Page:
For movie fans, awards season should be fun. It's the time when we get to focus on movies, specifically those considered by many to be the best from the previous year. It's when regional critics groups around the country dole out their lists of big winners. It's when we watch as voters for BAFTA, SAG, Critics Choice, the Golden Globes, and the Academy Awards (among others) hand out gaudy statues for their favorite films, performances, and so on.
In nonpandemic years, the bigger and often-televised celebrations of movies come with posh, over-the-top, red-carpet extravagance, where questions like "Who are you wearing?" are as prevalent as "Tell me about your movie." Meanwhile we critics are sent everything from massive coffee table books to metal flasks with shot glasses from studios promoting their films during awards season.
But deep down it's all about the movies (or at least it should be). It's all about celebrating the people in front of and behind the cameras who impressed us the most. I know for some it's almost passe to say you enjoy awards season. After all, putting together Top 10 lists, predicting the big winners, watching on Oscar night -- it all means little when it comes to the subjective notion of the year's "best" movie or performance.
Still, there's value to be found in these silly, albeit long-running entertainment rituals. Each year they more often than not highlight really good movies and the people who make them. And they often shed light on movies that some people would never see without the awards season exposure. For those reasons alone, the whole practice of year-end honors is a good one.
If you frequent the mercurial wild lands of social media it may be hard to tell whether people enjoy awards season or not. In fact, there seems to be a growing urge to critique and criticize everything from the nominees to how the nominations are announced. It's hard to tell whether folks take these things too seriously or if they find complaining more fun than the movies themselves.
For example, just last weekend the Golden Globes announced their winners over social media (there was no television broadcast or internet livestream -- another essay for another day). Afterward, 90% of my Twitter feed was talking more about the corny and poorly worded announcement tweets than the intriguing collection of movies and performances that actually won.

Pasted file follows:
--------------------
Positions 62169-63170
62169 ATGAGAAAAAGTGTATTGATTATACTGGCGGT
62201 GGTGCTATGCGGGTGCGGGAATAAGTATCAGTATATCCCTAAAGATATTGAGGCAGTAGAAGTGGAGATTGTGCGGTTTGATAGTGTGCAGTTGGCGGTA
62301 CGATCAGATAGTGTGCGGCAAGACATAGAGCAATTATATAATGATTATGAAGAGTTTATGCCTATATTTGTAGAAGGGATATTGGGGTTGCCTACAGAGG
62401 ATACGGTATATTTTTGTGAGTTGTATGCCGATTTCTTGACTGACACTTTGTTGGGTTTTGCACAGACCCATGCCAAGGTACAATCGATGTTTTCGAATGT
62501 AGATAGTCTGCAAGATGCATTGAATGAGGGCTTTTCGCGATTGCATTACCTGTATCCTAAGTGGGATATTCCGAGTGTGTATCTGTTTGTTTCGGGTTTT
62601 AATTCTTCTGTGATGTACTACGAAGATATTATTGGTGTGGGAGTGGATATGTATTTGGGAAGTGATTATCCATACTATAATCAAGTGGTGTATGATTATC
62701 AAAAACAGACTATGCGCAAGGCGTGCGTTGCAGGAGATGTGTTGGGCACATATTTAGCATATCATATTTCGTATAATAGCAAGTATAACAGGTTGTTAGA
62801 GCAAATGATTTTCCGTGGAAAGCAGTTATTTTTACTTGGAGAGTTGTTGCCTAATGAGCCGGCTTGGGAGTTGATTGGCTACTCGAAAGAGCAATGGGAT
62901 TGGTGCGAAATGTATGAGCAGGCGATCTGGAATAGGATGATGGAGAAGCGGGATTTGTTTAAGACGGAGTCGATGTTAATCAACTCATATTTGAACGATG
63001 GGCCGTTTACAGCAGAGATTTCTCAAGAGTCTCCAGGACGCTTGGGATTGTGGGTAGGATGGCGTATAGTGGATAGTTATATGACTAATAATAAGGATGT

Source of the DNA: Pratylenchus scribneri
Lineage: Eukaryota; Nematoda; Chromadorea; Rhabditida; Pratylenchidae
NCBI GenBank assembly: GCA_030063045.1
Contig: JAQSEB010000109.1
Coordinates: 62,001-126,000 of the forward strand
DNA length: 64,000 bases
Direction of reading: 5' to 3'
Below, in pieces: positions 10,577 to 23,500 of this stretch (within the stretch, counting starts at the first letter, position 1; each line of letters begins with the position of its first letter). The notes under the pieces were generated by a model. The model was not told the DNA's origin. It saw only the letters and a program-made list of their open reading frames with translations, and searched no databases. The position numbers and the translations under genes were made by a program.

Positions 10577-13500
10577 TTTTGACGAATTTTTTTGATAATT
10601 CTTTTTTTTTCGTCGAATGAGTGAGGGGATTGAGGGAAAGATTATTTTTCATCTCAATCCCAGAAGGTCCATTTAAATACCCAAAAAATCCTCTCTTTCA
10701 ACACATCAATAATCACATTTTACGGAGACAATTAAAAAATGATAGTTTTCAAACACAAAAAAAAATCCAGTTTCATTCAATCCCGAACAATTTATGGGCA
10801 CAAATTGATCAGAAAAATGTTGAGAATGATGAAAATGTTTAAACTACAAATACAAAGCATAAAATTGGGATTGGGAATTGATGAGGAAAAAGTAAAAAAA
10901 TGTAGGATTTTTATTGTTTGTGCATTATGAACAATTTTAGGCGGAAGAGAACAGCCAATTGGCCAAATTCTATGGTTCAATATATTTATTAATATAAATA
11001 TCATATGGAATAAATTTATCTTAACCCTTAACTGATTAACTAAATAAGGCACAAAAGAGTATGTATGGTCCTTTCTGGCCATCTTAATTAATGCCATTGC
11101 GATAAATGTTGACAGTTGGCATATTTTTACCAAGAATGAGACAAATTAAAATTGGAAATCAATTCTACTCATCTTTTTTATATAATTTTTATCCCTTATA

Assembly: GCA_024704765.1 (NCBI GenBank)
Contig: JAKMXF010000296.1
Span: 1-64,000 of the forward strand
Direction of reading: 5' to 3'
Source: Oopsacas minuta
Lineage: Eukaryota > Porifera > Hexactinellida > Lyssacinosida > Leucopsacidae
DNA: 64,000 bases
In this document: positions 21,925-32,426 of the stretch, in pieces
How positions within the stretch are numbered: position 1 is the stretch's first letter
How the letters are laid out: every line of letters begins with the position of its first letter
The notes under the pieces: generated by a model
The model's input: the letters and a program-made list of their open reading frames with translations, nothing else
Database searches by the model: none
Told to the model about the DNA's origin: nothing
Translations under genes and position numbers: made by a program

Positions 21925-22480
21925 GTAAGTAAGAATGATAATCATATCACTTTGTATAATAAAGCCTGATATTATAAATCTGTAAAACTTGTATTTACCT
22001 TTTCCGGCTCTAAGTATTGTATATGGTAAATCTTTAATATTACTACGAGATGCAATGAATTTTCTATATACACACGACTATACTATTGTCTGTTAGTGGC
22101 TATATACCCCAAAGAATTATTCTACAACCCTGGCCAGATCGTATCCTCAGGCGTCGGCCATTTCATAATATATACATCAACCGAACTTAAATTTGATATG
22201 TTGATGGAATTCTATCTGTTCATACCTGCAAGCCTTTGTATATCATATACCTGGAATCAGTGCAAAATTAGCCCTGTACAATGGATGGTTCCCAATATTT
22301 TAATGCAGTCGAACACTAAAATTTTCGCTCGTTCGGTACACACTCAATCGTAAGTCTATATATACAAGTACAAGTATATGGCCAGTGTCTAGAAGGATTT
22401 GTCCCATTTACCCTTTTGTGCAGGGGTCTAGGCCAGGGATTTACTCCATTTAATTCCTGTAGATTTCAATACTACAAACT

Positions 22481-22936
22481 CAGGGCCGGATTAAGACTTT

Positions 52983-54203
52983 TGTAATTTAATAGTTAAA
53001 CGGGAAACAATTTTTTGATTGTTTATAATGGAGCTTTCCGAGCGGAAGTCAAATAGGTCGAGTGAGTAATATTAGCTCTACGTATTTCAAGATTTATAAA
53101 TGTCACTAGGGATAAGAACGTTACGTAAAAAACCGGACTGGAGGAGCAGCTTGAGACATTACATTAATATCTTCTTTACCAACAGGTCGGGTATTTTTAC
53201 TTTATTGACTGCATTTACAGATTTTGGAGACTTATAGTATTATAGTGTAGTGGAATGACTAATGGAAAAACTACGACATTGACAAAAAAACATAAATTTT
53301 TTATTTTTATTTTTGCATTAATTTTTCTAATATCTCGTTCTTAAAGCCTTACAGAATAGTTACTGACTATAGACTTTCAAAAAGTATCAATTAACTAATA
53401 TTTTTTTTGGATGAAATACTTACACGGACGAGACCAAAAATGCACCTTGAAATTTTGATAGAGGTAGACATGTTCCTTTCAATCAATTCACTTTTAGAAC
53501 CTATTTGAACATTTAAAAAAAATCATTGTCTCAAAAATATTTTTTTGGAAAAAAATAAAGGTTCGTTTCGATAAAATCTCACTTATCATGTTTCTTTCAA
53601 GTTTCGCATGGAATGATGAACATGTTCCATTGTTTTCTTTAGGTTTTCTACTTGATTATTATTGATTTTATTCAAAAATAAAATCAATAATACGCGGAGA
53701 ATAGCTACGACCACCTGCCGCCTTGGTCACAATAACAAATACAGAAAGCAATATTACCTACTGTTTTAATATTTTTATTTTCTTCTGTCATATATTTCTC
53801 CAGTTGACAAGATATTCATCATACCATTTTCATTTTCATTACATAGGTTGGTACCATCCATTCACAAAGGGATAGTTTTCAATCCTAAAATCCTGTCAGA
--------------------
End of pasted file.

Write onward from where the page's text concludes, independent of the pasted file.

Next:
But make no mistake, there is plenty to be excited about this awards season. Take "The Power of the Dog," an unconventional Western from Netflix that has a lot of Best Picture momentum. And its director, Jane Campion, seems to be the front-runner for Best Director. Prior to this year, only two women have ever won an Oscar for directing. A Campion win would be the third, and second in a row following Chloe Zhao's 2021 achievement for "Nomadland."
Then you have "West Side Story," Steven Spielberg's surprisingly glorious adaptation of Leonard Bernstein's classic musical. There are so many ways this movie could have failed. Yet now it poses one of the biggest challenges to "The Power of the Dog." After big wins at the Golden Globes, 11 Critics Choices nominations, and Ariana DeBose winning every Supporting Actress award under the sun, "West Side Story" is a legitimate and worthy contender.
And what about Kenneth Branagh's "Belfast" -- a heartfelt and heartbreaking drama that was one of my favorites from 2021? It too received 11 Critics Choice nominations and is viewed as a potential big winner. But while it does have a passionate following, unfortunately "Belfast" finds itself as this year's designated punching bag, fashionably dismissed by too many as little more than a feel-good crowd-pleaser. Could it be one of those films that racks up the nominations but wins little? Personally, I'd love to see it ruffle a few feathers on Oscar night.
There are several other compelling storylines unfolding. For example, "Drive My Car" -- a three-hour Japanese road drama that has gathered steam as it has made its way through critics circles. Could it pull a "Parasite" and sneak into the Best Picture race? And Kristen Stewart, a sure-fire Oscar nominee coming out of Venice but who has since lost the Golden Globe to Nicole Kidman ("Being the Ricardos") and missed out on a SAG nomination altogether. Suddenly her Oscar chances are completely up in the air.
For people like me, those are the types of conversations that make awards season such a blast. And while crowning any one movie or performance as the year's definitive "best" is an impossible undertaking, these things still "matter." In most cases the winners will be added to a long and esteemed list. Many will see boosts to their careers and opportunities opened up that they would have never had before.
So here are a couple of tips going into awards season. 1) Don't take them too seriously. 2) Keep your focus on what's most important -- the movies. They're what bring smiles to our faces and tears to our eyes. They transport us to distant worlds and force us to wrestle with our own. They can warm our hearts or trouble our souls. They can be funny, scary, thrilling, or romantic. Movies do all these things and more. So let's kick back and enjoy the celebration.